which yields to him a golden return for the care and labor he bestows upon it.
There he and his wife are residing, surrounded by many of the comforts of
life. In their family are two sons and a daughter, all yet living. The brother
of our subject, Francis Marion, is a resident of lone, and the sister, Louisa J.,
is the wife of Miles E. Forest.


Joseph Wesley Sibole, the youngest of the family, attended the schools
of lone in his early youth and continued his education at Mount Echo, where
his parents now reside. Throughout his entire life he has been engaged in
farmnag and stock-raising and is now following those pursuits. His earnest
prosecution of this business brings to him creditable success and he is now
one of the substantial residents of the community. In 1894 he was appointed
superintendent of the farm at the Preston Boys' School, the institution being
organized about that time. He has since remamed in charge, having the entire
management of the farm, the improvement of the grounds and the care of
both the agricultural and horticultural interests. He is a most accurate and
efficient ofncer and has placed the farm under a high state of cultivation, so
that the fields, gardens and orchards bring a good i-eturn.

On the 25th of July, 1893, occurred the marriage of Mr. Sibole and i\Iiss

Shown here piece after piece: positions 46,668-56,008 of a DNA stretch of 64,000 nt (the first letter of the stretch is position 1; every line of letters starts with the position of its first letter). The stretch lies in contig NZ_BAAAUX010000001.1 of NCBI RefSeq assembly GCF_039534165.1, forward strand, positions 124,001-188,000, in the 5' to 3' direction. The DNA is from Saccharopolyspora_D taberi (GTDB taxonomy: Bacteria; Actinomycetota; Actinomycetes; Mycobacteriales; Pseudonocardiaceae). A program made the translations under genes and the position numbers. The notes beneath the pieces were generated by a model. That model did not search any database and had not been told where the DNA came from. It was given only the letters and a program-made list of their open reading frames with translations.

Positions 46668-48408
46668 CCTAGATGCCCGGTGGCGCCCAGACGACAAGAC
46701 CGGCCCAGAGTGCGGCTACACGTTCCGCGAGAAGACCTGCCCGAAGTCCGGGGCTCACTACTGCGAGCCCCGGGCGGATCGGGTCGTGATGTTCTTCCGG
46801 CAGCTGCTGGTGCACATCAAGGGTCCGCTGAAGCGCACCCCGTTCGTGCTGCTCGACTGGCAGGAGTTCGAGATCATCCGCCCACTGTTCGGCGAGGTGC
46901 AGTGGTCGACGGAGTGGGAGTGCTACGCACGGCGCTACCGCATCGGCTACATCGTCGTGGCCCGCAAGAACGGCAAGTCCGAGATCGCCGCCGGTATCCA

Alfreda Kiilner, a native of San Francisco. They have three children, Erwin,
Ida and Cora. I\Ir. Sibole is a representative of the Knights of Maccabees
and in politics he is a Republican. He is a man of marked business ability and
executive force, and his indefatigable energy has brought to him desirable suc-
cess in the conduct of his business affairs. He is widely known and is recog-
nized as a popular citizen of the county in which he has spent the greater part
of his life.


The orange groves of California have a world-wide reputation. Their
fruit is found upon the Atlantic seaports, in the Mississippi Valley and in the
far northern states, and the annual export from each grove adds materially
to the prosperity of this commonwealth. Extensively and successfully engaged
in the cultivation of his fruits, David Emart is well known among the repre-
sentatives of the horticultural interests of Stanislaus county. He owns a
fine farm and handsome residence, which are pleasantly situated a mile and a
half west of Knight's Ferry.

Mr. Emart was born in Wayne county, Ohio, on the ist of April, 1834,
and represents one of the old Pennsylvania Dutch families. His father,
George Emart, was a native of the Keystone state, and both he and his wife
died when their son David was a small child. He then went to live with Anthony
Wagener, with whom he remained until his twelfth year, when he became an
inmate of the home of John Emerson. They resided in a wild frontier district
in the midst of the forest and he had small opportunity to attend school, but
acquired a fair education through reading, observation and experience, and is
now an intelligent and well informed man who is successfully following
farming and fruit-raising. In the east he married Miss Nancy Shafer, and in
Iowa he followed farming until 1864, when he was induced to dispose of his